Don’t trust graduation rates as the pulse of a university. Instead, look at its student support system. Ask how proficiency-based education is being integrated. Look into a university’s demographic: whom do they serve? Graduation rates don’t tell you the whole story.
Student retention is a big deal for college campuses. Keeping students and helping them graduate means support in both academics and social integration.
UMPI has two groups to help improve retention: the Behavioral Intervention Team and the Student Success and Retention Council. They work with faculty and staff and perform academic checkups on students. This helps students stay on task. More engaged students have a better chance of graduating.
“Are you making connections? Do you have friends on campus?” Vanessa Pearson, director of student success, said. “We’re definitely doing everything we can to make sure they’re successful.”
But a university can only offer so much support. When it comes down to a student’s success, it’s ultimately up to the student.
“Seventy percent of our students in a given year are considered at risk students,” Ray Rice, UMPI provost, said. “Our students come from working-class families facing the challenges that working-class families face.”
UMPI deals with many students who start and stop. Students come and go for various reasons. Pearson said a big reason for students’ leaving is the price of going to college.
“The cost is expensive,” she said.
“U.S. News and World Report” did, however, rank UMPI among the top 5 Regional Colleges in the North for graduates with least debt in 2014.
But despite national rankings, the nature of the economy puts a strain on students. That means most students have to work while they’re in school.
Graduation rates shared by the federal government don’t give you the latest results. Without recent data, the public doesn’t get the full story on how well a college is performing.
“It may take eight years to finish (their degrees),” Jim Stepp, UMPI dean, said.
Graduation rates are tricky for UMPI. Students who start and stop aren’t counted on graduation rates by the federal government.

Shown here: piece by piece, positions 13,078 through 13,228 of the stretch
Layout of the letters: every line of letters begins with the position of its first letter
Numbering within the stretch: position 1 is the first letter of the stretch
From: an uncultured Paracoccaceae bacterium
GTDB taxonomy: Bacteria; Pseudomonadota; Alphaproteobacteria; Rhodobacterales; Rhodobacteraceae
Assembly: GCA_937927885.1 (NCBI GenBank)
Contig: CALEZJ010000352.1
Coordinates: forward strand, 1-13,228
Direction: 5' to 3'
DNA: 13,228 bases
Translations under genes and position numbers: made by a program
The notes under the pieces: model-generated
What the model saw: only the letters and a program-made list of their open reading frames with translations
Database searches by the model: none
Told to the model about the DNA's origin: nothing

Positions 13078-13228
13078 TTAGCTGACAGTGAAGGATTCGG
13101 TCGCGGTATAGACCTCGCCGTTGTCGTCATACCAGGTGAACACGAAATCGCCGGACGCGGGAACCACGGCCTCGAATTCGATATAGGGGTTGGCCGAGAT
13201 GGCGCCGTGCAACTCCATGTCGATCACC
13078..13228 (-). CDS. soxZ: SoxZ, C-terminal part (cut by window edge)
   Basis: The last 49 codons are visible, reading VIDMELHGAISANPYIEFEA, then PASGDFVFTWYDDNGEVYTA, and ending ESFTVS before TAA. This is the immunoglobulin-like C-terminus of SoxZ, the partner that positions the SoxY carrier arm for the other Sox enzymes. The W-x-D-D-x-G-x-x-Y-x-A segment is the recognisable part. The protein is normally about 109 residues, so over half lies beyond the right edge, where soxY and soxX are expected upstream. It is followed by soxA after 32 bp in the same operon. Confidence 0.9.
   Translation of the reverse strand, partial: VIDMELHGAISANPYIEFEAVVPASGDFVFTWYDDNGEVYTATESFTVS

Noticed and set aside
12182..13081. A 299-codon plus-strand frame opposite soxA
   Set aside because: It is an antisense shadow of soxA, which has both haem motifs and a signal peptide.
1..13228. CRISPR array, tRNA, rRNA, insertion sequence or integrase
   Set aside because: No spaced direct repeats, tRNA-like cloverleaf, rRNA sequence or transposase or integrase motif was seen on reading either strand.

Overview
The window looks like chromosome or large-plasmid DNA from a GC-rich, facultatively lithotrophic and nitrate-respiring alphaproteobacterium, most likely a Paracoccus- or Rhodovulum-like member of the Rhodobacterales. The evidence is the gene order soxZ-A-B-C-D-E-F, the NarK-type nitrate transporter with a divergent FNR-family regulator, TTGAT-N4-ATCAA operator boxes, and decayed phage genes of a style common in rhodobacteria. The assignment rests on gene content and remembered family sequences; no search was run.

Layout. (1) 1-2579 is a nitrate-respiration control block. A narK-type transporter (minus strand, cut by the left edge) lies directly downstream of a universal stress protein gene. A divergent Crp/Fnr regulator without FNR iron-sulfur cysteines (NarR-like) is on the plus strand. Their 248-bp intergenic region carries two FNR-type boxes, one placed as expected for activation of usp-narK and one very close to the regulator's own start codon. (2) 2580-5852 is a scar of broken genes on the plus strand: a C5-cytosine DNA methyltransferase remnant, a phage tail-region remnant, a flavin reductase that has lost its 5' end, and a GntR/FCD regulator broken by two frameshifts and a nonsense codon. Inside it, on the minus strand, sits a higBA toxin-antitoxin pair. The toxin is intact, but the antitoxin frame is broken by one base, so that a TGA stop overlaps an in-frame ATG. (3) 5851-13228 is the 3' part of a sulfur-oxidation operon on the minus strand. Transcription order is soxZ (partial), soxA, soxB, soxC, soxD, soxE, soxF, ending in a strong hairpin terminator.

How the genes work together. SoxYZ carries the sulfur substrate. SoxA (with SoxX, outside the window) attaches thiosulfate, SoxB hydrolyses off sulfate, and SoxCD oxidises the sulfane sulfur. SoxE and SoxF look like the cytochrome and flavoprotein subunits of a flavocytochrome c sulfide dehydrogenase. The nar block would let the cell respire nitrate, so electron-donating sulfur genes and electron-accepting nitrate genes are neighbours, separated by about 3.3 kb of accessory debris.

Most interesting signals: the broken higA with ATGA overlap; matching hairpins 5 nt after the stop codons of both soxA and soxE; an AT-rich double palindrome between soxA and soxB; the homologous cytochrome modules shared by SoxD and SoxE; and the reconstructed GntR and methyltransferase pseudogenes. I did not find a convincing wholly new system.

According to higheredinfo.org, in 2009 the U.S. graduation rate for six-year bachelors’ degree students was 55.5 percent. In 2006, UMPI’s graduation rate for six-year bachelors’ degree students was 37 percent. But in 2008, the six-year graduation rate made its way up to 46 percent.
The increase is a great thing for the campus. It could be because of changes suggested by enrollment specialist Roger Sullivan. He worked with administrators to find ways of increasing retention.
“He helped us look at the big picture of enrollment management,” Erin Benson, director of admissions, said. “We’re beginning to incorporate his ideas.”
First generation students can also put pressure on retention. First generation students are the first in their family to attend college. So if a first generation student isn’t familiar with college life, the odds that that student may drop out increase.
“If you’re used to college life you’re more apt to stick around and graduate,” Rice said.
Early evidence shows proficiency-based education is having positive results for UMPI. That could help with retention
“My gut tells me yes, but we don’t have all the data yet. But the early data show a correlation to what the campus is doing and it looks good,” Rice said.
Proficiency-based education could give struggling students a helping hand. The introduction of the non-proficient grade is new to UMPI. NP grades give students an extra chance to prove what they know. That chance could help with retention.
If students receive a NP grade they have 30 days to revise any work. Those 30 days could help a student get a stronger grade. There’s no extra cost to the 30 days. The results could show more mastery of the content, Rice said.
With the efforts the campus is putting forth to improve retention, Rice said he’d like to see a 50 percent six-year graduation rate.
Graduation rates only give you a bird’s-eye view of how well a college is doing. It’s only on the ground level that you find the pulse of a campus, where you can speak to someone face-to-face.